Anti-Semitism is growing in strength in Europe, and hate of Israel increases in England.
Photo by Yuval Tubol
Just before the 1997 election a row broke out when the Frankfurter Allgemeine Zeitung described Britain’s then Foreign Secretary, Sir Malcolm Rifkind, as "the Jew Rifkind…" In my diary of the time, I recorded a dinner exchange in Islington, north London between two old university friends:
"We have a big discussion on anti-Semitism after the Rifkind row. The main protagonists are Jonathan, who says it’s everywhere, and Flavia who says it doesn’t exist. Thus the two worlds of England today. A caring, liberal, wholly English upper-middle class woman who has simply never encountered anti-Semitism and an earnest, engaged, energetic Jew like Jonathan who has never stopped encountering it. I side with Jonathan of course, and it remains a big problem that the rising intolerance, whether it is about Jews or Muslims, is simply not understood by many decent people in this country."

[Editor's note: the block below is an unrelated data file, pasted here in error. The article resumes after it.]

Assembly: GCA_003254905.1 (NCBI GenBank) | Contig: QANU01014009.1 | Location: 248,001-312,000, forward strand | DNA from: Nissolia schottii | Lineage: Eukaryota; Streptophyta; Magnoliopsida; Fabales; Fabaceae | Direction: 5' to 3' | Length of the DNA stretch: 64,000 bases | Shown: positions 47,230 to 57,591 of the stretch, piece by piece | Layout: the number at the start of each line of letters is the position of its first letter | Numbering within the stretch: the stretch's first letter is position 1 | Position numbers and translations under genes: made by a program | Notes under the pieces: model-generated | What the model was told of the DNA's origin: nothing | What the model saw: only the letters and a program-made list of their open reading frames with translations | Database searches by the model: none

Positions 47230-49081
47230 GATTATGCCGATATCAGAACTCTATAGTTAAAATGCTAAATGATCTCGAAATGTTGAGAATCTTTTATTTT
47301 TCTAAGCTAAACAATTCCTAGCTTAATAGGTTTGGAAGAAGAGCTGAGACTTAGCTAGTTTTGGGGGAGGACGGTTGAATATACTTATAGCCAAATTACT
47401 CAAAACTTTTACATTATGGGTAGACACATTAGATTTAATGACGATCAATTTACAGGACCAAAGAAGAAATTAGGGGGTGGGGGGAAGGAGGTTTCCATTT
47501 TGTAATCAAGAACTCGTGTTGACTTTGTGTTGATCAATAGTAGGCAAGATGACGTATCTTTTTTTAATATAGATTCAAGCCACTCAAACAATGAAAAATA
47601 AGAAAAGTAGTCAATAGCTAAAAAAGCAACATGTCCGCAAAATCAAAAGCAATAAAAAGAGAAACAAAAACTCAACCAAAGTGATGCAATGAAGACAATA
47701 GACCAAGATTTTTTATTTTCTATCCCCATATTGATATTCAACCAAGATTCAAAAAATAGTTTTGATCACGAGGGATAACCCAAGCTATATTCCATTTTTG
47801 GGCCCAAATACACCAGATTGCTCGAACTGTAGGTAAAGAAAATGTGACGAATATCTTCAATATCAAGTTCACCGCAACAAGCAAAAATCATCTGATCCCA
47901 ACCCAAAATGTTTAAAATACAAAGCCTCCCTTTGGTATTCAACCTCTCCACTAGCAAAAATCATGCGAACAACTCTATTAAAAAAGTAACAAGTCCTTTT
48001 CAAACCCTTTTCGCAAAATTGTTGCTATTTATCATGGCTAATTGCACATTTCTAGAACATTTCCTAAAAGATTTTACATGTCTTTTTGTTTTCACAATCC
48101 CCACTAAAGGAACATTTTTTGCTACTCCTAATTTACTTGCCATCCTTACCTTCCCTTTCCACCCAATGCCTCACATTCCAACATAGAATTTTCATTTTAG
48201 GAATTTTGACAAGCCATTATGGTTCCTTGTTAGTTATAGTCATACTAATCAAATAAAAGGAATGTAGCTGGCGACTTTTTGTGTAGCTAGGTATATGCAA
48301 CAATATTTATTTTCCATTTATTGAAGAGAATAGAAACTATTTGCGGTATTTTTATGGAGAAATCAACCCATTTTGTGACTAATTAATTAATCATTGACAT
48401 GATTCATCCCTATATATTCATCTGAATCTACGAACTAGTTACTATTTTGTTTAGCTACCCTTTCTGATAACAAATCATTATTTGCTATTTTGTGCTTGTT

I came across this entry as I sought to make sense of the recent ruling on Ronnie Fraser, the college lecturer who sought to persuade an English legal tribunal that the ban decreed by his union against contact with fellow Jews in Israeli colleges and universities was anti-Semitic in its politics.
Trying to persuade the complacent, comfortable, critical-of-Israel middle classes in England that anti-Semitism is a live problem and one that constantly manifests itself in new forms is an uphill task. Giles Fraser (no relation to Ronnie), is England’s most prominent Anglican priest, and wrote recently that "Even assimilated Jews are not always protected by their integration with surrounding society."
Sadly, an English judicial tribunal has just confirmed the Rev. Fraser's thesis. To read in full the banal, contemptuous dismissal of Ronnie Fraser's efforts to show that a one-sided ban on contacts with Jewish academics in Israel, decreed by the U.K.’s University and College Union (of lecturers), was an assault on his existence as a Jew, was a miserable experience.